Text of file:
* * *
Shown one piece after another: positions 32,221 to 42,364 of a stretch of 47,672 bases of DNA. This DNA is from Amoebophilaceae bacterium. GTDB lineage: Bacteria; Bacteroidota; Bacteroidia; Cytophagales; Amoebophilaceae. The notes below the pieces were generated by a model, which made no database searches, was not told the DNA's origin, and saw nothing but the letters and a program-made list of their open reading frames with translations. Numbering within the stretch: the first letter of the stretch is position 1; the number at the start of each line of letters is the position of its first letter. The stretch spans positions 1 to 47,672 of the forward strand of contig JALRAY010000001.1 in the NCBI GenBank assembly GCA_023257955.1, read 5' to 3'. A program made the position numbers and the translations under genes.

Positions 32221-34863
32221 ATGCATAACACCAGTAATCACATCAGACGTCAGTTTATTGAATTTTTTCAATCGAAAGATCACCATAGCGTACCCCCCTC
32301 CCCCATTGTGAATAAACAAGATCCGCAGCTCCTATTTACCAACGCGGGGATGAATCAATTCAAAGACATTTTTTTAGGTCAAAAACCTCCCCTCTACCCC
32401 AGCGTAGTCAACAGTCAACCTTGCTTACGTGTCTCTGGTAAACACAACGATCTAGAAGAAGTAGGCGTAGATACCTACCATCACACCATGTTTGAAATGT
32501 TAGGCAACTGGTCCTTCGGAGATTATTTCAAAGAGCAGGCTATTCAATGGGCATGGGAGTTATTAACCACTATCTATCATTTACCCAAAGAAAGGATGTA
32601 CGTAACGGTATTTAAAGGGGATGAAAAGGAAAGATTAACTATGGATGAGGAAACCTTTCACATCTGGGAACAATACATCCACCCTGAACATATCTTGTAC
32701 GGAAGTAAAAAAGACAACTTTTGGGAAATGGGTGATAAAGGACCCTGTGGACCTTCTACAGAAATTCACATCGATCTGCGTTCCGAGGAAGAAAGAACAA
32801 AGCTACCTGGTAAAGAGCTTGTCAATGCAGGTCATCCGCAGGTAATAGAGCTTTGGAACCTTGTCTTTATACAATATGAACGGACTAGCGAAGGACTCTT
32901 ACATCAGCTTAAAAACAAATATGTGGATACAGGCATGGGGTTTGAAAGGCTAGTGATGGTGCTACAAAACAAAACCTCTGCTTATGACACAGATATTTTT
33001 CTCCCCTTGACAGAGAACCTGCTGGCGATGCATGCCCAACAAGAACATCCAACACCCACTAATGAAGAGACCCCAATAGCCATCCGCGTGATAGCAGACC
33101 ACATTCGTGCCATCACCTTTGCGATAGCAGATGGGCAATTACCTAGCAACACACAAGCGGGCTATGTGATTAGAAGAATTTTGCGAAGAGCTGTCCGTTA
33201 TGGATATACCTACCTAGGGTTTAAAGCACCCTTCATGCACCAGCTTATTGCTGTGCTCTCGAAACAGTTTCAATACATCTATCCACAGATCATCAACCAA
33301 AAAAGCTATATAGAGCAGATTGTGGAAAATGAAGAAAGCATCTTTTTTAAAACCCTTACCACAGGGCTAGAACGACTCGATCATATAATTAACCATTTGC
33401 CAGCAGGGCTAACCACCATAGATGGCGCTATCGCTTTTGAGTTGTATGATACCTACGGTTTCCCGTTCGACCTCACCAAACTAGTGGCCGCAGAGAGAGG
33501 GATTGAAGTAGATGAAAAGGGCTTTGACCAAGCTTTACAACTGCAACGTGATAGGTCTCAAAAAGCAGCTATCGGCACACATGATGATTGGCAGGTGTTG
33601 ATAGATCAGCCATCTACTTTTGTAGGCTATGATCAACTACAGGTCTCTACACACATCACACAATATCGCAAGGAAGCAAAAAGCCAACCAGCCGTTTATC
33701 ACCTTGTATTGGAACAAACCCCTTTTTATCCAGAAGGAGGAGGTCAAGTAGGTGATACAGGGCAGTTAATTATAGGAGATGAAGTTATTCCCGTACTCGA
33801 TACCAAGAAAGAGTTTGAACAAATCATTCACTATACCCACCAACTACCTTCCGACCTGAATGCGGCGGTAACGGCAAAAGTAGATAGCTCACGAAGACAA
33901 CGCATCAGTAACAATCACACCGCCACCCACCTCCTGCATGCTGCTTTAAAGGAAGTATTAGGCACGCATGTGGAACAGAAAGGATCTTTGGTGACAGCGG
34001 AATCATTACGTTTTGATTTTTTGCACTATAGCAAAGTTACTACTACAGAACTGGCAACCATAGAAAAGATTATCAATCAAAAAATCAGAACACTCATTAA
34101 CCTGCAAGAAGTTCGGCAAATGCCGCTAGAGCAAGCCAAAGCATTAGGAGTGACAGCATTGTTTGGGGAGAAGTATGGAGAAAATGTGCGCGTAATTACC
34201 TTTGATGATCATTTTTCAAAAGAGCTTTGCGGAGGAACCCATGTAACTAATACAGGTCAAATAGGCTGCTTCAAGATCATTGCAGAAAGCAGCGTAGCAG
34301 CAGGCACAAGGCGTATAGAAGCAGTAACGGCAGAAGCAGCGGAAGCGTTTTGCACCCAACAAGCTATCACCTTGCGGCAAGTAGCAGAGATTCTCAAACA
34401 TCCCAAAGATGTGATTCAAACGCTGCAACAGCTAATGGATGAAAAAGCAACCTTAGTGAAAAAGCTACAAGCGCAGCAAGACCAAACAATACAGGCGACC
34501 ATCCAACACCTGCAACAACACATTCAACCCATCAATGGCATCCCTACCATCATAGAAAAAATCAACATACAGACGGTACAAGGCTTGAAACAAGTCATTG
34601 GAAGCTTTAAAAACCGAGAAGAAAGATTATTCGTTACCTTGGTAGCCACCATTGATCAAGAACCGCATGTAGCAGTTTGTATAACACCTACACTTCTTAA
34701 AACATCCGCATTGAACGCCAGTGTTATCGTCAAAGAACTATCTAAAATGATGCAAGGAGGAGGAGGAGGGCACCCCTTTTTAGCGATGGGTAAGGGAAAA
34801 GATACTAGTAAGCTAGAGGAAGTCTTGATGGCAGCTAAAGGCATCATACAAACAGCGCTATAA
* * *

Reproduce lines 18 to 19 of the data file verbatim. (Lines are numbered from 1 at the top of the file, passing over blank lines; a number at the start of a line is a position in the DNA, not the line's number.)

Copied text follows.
33701 ACCTTGTATTGGAACAAACCCCTTTTTATCCAGAAGGAGGAGGTCAAGTAGGTGATACAGGGCAGTTAATTATAGGAGATGAAGTTATTCCCGTACTCGA
33801 TACCAAGAAAGAGTTTGAACAAATCATTCACTATACCCACCAACTACCTTCCGACCTGAATGCGGCGGTAACGGCAAAAGTAGATAGCTCACGAAGACAA